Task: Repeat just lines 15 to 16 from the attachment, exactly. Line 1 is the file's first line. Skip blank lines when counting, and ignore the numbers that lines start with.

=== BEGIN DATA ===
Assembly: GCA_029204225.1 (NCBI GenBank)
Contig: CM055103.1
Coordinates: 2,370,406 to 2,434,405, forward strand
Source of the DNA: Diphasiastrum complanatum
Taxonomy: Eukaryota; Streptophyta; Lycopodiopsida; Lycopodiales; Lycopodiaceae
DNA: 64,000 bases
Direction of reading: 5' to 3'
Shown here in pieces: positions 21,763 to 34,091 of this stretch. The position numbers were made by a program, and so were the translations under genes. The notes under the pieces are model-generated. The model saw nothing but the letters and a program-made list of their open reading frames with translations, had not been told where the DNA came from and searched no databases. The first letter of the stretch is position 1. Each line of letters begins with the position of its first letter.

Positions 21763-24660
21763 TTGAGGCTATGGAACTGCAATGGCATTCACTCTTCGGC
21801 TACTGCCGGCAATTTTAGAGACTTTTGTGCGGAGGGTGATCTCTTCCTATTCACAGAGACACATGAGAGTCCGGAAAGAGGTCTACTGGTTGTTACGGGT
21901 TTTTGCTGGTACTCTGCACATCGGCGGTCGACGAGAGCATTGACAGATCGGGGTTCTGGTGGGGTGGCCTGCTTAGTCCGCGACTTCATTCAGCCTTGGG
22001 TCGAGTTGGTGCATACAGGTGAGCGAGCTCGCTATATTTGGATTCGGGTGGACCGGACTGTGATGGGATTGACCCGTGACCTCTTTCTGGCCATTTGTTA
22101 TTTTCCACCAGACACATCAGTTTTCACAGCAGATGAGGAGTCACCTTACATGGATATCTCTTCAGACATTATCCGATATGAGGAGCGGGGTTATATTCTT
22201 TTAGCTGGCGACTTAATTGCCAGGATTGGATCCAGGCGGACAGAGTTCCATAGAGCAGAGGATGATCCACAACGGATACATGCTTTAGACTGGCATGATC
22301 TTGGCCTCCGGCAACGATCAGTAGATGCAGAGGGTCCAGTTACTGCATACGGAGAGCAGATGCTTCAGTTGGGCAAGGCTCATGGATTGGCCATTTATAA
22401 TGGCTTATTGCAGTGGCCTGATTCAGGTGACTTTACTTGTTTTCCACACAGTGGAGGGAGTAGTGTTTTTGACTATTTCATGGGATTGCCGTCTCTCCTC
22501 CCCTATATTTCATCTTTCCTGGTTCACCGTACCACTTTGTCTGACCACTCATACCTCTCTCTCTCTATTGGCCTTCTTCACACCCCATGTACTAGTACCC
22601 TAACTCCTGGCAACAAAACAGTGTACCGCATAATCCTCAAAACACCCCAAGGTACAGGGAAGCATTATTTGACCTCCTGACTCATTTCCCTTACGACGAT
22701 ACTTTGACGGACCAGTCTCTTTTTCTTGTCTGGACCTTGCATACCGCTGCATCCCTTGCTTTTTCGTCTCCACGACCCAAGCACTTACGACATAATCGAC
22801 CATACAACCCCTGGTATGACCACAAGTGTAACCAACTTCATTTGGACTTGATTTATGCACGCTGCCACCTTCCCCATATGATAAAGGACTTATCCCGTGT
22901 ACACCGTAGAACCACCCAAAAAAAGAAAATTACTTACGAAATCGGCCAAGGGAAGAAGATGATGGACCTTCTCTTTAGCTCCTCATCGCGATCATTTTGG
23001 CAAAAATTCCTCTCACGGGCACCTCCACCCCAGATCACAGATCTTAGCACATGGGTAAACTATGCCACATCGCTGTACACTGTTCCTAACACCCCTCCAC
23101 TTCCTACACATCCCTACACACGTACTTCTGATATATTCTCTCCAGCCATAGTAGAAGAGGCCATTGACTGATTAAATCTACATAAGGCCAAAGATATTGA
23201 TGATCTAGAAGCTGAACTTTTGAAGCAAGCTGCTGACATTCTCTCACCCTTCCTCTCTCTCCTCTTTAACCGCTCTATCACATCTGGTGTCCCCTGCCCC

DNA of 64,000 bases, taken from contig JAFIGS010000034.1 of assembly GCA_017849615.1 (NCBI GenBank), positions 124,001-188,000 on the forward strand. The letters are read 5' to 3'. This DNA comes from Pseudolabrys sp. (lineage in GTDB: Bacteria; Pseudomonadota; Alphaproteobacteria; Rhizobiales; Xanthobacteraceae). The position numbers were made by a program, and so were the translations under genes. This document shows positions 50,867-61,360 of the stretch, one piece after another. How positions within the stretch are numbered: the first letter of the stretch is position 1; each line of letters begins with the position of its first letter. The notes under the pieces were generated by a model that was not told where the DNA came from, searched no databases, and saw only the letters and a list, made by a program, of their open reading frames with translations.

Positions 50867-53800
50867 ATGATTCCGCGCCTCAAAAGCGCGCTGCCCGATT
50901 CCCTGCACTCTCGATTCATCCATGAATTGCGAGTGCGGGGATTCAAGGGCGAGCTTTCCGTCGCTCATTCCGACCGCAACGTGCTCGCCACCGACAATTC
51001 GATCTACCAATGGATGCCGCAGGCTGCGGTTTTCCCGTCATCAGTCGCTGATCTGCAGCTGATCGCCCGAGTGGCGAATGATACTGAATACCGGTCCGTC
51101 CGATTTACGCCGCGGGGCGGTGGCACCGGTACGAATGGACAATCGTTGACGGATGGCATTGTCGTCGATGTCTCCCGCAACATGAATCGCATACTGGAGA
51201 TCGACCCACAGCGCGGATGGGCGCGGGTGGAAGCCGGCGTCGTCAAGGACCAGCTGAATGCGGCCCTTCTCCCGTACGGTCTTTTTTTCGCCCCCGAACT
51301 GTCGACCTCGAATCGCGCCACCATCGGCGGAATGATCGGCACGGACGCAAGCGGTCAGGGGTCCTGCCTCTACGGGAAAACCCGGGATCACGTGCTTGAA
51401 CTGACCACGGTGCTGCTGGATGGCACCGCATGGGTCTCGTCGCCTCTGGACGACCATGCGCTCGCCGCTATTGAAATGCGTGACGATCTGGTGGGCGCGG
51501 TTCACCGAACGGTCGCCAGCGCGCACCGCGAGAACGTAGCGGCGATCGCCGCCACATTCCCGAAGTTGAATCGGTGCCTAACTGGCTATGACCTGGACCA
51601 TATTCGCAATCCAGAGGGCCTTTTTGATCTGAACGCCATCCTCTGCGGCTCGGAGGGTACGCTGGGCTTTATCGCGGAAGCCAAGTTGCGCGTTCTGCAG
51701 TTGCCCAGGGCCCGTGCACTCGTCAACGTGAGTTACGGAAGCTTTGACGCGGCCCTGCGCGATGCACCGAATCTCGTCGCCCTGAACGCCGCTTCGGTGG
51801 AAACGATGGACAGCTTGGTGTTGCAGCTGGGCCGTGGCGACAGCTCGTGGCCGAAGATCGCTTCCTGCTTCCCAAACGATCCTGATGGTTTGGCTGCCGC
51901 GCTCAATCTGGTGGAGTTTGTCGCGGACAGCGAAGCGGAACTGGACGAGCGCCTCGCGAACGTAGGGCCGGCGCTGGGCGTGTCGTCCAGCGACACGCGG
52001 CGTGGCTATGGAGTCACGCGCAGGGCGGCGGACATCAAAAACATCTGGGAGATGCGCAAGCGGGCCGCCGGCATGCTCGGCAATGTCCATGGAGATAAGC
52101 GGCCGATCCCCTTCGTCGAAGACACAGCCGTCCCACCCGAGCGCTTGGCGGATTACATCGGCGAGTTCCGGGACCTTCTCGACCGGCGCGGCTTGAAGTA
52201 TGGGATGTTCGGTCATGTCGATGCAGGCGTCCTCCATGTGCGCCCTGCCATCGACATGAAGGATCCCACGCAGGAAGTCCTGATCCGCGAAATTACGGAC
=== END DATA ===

22201 TTAGCTGGCGACTTAATTGCCAGGATTGGATCCAGGCGGACAGAGTTCCATAGAGCAGAGGATGATCCACAACGGATACATGCTTTAGACTGGCATGATC
22301 TTGGCCTCCGGCAACGATCAGTAGATGCAGAGGGTCCAGTTACTGCATACGGAGAGCAGATGCTTCAGTTGGGCAAGGCTCATGGATTGGCCATTTATAA